For many young Chinese, sharing a dorm room with other students at university constitutes the first real experience of sharing and a battleground for those who have never learned the art of compromise.
"We had a really important problem," Jing says. "Someone in my dorm room wanted to play computer games from 8 p.m. to 2 [or] 3 a.m. We talked to her several times, but we didn't really solve the problem."
Many of China's singletons say they yearned for siblings when they were younger. Song begged his parents for a baby, and Jing dreamed of a sister.
"Of course, I want to have a big sister. I'm selfish, and I want to have someone to take care of me. At my age, I only have my friends. Sometimes I can be really jealous. I think, 'We are the same age, why can't I be better than you?' But if I had a sister, she would be my role model," Jing says.
The Next One-Child Generation
Now, members of the one-child generation are having kids themselves and facing the practical calculations of feeding and clothing their offspring.
According to China's prestigious Academy of Sciences, which in 2008 carried out the first survey on the only-child generation's views of love, marriage and education, 61 percent of the singleton generation surveyed -- about 3,000 people born between 1976 and 1986 -- was hoping to have two kids, and 38 percent was hoping to have just one.
But that's not the full story. In China's material society, money is all. Another survey question gives perhaps a truer answer: Despite their hopes, and perhaps facing the material reality of life in modern day China, 65 percent of respondents admit that "one child is enough."
Even Jing, whose dream it was to have an older sister as a protector and role model, admits she's considered the financial ramifications of siblings.
"Some of my friends, their grandparents had a lot of money but after they died their uncles and parents are fighting for that money. As I'm the only child, I don't need to worry about that," she says. "But if I had a sister, maybe I'd fight with her for the money, maybe."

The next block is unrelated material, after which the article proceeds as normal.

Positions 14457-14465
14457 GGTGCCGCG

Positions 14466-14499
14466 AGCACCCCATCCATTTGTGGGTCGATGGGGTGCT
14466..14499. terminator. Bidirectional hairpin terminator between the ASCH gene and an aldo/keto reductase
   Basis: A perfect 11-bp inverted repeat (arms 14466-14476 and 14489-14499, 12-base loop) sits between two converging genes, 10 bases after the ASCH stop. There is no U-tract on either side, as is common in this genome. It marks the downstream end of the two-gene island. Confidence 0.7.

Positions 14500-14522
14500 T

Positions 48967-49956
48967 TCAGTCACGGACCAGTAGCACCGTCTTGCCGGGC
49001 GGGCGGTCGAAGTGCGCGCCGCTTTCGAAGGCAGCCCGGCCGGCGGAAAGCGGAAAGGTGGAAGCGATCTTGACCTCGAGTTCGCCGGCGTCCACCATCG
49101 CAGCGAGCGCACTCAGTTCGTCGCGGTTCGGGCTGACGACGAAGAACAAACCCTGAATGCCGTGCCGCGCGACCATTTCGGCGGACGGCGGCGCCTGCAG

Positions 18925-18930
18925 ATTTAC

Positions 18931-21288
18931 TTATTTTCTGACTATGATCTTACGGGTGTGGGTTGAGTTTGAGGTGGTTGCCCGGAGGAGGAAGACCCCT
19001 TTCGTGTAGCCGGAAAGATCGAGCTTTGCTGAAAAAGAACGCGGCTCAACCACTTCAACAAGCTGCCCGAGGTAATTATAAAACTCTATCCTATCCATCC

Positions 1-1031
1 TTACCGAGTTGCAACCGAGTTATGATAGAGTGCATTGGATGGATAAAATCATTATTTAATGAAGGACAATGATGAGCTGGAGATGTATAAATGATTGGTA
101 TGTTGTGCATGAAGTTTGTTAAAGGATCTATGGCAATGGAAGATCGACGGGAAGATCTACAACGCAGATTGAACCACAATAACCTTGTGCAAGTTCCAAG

It's MORNING EDITION from NPR News. I'm Renee Montagne.
We've been talking about siblings this week as many families gather together for their Thanksgiving meals. This morning we're going to visit a place where hardly anyone in an entire generation has siblings - China. Tens of millions of young urban Chinese have born into a one-child world since a policy severely limiting family size was introduced in 1976. In Beijing, NPR's Louisa Lim recently sat down with a couple of China's little emperors.
LOUISA LIM: China's generation of little emperors is a social experiment being played out on a massive scale. Coming of age at a time when China is getting richer, they're cosseted like never before. In a book called I Am Not Happy: The Declaration of an '80s Generation Only Child, Author Liu Yi spelled out their pain and pleasure.
Ms. LIU YI (Author, "I Am Not Happy: The Declaration of an '80s-Generation Only Child"): We are the unfortunate ones because we are only children. Fate destined us with less happiness than other children from other generations. We are also the lucky ones with attention from so many adults, we skip over childish ignorance and grow up fast.
LIM: A 2005 survey found that 58 percent of one-child respondents admitted being lonely and said they were selfish. But other Chinese research finds singletons score higher at intelligence tests and are better at making friends. I sat down with two only-children for a surprisingly frank discussion about what it means to be an only child in China today.
Mr. AJAY SONG: My name's Ajay. I'm 23 years old. And I'm working here in Beijing at the nutrition supplement store.